3. That on the facts and in the circumstances of the case and in law, the Commissioner (Exemption) has grossly erred in denying regis­tration to the assessee-society under section 12AA of the Income Tax Act, 1961 (“the Act”) as claimed. As the stage of grant of registration under section 12A, the learned Commissioner is supposed to examine only the objects of the society/trust and it is not appropriate on the part of the Commissioner to examine the aspect of application of income at the stage of granting registration under section 12AA, which is to be examined by the assessing officer on a year to year basis at the time of claiming exemptions under section 11 of the Income Tax Act.

4. That section 2(15) defines the term ‘charitable purpose’ in an inclusive manner and includes within its ambit relief of poor, education, medical relief and advancement of any other object of gen­eral public utility. Education per se is a charitable purpose just like relief of poor or medical relief and the appellant university also does not exist for profit as there is no clause for distribution of profits or net assets in case of dissolution to members as it is fully Government owned. Thus the emphasis of the learned Commissioner on profits and FDR’s was misplaced both on facts and in law in so far as deciding the application under section 12AA was concerned.

5. That the learned Commissioner has picked up objects at SI. Nos. (c), (d) and (e) from the objects clause to arrive at the conclusion that the objects are not charitable. These objects (c), (d) and (e) are merely incidental objects and are well connected with the main object of providing technical education. The concentration of the learned Commissioner on incidental objects is contrary to the ratio in Sural Art Silk’s wherein the Supreme Court has held that if the primary or dominant purpose of a trust is charitable another object which by itself may not be charitable but which is merely ancillary or incidental to the primary or dominant purpose would not prevent it from being valid charity.

6. That the test which has to be applied is whether the object which is said to be non-charitable is the main or primary object of the trust or institution or its is ancillary or incidental to the dominant or primary object which is charitable and in the case of the appellant university the main object is clearly education which is charitable object as per section 2(15) of the Income Tax Act, 1961.”

2. The facts giving rise to the present appeal are that an application for registration under section 12AA of the Income Tax Act, 1961 (hereinafter called as “the Act”) in form No. 10A was submitted on 3-10-2017 to the Office of the learned Commissioner (Exemption). The said application was rejected by the learned Commissioner after giving opportunity to the assessee of hearing and considering the submission of the assessee. The learned Commissioner rejected the application on the basis that activity of the assessee cannot be termed as charitable as it has been systematic generating surplus from year to year and the amount has not been applied for its objectives. Further, the accounts are not audited and higher interest income has been earned from the surplus so generated, etc.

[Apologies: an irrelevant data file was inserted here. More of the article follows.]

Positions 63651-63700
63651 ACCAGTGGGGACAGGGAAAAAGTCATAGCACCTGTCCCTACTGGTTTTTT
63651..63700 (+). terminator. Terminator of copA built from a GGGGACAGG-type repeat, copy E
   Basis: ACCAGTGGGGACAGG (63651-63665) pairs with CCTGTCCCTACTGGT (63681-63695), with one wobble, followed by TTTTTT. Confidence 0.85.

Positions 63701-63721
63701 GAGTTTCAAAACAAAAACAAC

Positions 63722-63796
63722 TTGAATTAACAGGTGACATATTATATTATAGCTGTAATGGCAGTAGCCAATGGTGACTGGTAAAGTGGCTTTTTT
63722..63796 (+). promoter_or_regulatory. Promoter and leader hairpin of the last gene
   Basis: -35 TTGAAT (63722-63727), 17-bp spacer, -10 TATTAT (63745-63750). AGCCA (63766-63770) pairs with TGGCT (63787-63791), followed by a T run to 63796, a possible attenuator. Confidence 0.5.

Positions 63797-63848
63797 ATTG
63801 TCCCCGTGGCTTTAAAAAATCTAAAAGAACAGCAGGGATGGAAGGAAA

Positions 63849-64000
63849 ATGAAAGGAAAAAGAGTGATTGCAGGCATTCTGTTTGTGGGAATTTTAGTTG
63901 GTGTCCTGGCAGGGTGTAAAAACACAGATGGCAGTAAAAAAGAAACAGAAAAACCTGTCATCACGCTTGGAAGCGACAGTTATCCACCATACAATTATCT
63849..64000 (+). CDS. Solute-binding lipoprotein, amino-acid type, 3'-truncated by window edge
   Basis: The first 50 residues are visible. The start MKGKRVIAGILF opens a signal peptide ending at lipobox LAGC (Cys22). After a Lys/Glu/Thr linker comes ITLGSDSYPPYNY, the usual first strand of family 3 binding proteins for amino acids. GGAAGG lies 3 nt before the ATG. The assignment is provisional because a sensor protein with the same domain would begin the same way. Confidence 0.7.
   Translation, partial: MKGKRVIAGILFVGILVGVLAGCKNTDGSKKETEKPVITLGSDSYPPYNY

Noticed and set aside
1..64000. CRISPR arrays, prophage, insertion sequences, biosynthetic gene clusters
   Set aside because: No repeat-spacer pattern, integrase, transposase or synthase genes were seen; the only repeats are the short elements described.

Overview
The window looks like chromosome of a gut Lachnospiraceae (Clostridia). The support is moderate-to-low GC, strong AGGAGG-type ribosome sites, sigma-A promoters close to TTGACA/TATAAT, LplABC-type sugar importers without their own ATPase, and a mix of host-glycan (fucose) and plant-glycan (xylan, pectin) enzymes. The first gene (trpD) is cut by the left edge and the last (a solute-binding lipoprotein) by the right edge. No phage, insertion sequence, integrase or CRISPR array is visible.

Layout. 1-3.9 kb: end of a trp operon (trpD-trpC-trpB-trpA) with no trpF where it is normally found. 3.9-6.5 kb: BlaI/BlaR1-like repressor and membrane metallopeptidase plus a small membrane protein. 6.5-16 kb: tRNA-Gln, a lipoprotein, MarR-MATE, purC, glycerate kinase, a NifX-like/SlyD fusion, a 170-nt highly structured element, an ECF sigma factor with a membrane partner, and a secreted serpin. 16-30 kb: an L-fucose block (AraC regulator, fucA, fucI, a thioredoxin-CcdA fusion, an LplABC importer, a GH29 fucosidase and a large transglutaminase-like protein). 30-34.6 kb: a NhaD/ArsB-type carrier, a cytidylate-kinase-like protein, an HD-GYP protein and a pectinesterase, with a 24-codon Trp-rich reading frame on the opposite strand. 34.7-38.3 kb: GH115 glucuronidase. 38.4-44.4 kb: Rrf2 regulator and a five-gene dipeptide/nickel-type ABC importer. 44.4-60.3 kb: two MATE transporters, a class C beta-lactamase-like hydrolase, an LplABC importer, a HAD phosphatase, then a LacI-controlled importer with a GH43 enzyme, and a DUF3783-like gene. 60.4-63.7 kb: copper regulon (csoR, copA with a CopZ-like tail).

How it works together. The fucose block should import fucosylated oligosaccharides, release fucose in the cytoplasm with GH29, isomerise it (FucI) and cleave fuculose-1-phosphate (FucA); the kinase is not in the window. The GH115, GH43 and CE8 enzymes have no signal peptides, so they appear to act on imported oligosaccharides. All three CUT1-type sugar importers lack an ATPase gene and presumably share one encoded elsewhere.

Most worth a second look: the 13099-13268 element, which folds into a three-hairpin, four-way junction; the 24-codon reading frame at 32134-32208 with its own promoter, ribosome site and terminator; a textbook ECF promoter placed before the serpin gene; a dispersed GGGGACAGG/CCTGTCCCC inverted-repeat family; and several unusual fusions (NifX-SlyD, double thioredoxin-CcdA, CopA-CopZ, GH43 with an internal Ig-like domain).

3. The effective ground of appeal is against the rejection of application by the learned Commissioner (Exemption). The learned counsel for the assessee submitted that the reasoning for rejection of the applica­tion is contrary to the settled law. He submitted that the order is ex facie perverse and contrary to the records. The learned counsel for the assessee vehemently argued that at the stage of registration under section 12AA of the Act, the application of fund by the assessee or generation of the fund by the assessee should not be the ground for allowing or rejecting of the application. The learned counsel for the assessee submitted that the learned Commissioner (Exemption) has not given any find­ing on the objectives of the assessee. He submitted that merely because the assessee is generating surplus should not be a ground for rejection of appli­cation and it cannot be the basis for inferring that the assessee is not carrying out activities for charitable purposes. The learned senior counsel in support of the arguments relied upon various judgments, more particularly, the judgment of the Hon’ble Madhya Pradesh High Court rendered in the case of CIT v. D. P. R. Charitable Trust (2011) 61 DTR 410 (MP) : 2012 TaxPub(DT) 3313 (MP-HC). He submitted that the assessee is a Government organization. It cannot be by any stretch of imagination inferred that the assessee is created for the purpose of making profit. The learned counsel for the assessee also placed reliance on the judgment of the Hon’ble Allahabad High Court rendered in the case of Fifth Generation Education Society v. CIT (1990) 185 ITR 634 (All) : 1990 TaxPub(DT) 1173 (All-HC).